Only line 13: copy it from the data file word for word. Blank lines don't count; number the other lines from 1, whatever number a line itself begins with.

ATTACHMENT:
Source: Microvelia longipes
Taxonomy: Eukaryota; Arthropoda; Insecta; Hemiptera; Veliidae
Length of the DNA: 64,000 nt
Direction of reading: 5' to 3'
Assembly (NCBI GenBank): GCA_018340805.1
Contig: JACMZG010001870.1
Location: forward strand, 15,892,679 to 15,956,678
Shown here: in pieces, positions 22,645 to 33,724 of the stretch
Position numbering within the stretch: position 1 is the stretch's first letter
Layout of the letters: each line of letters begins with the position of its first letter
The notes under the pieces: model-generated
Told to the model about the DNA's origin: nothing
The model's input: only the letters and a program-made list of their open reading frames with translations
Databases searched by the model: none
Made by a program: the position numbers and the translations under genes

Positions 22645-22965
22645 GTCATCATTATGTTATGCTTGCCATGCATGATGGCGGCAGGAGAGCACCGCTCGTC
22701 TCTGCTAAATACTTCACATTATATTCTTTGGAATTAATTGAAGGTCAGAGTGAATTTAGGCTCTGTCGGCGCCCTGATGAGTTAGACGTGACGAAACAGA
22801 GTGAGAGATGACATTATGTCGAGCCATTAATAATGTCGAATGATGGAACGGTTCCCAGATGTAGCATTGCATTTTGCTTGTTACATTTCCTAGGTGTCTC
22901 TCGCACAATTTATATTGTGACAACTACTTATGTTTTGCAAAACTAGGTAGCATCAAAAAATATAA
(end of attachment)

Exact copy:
The model's input: only the letters and a program-made list of their open reading frames with translations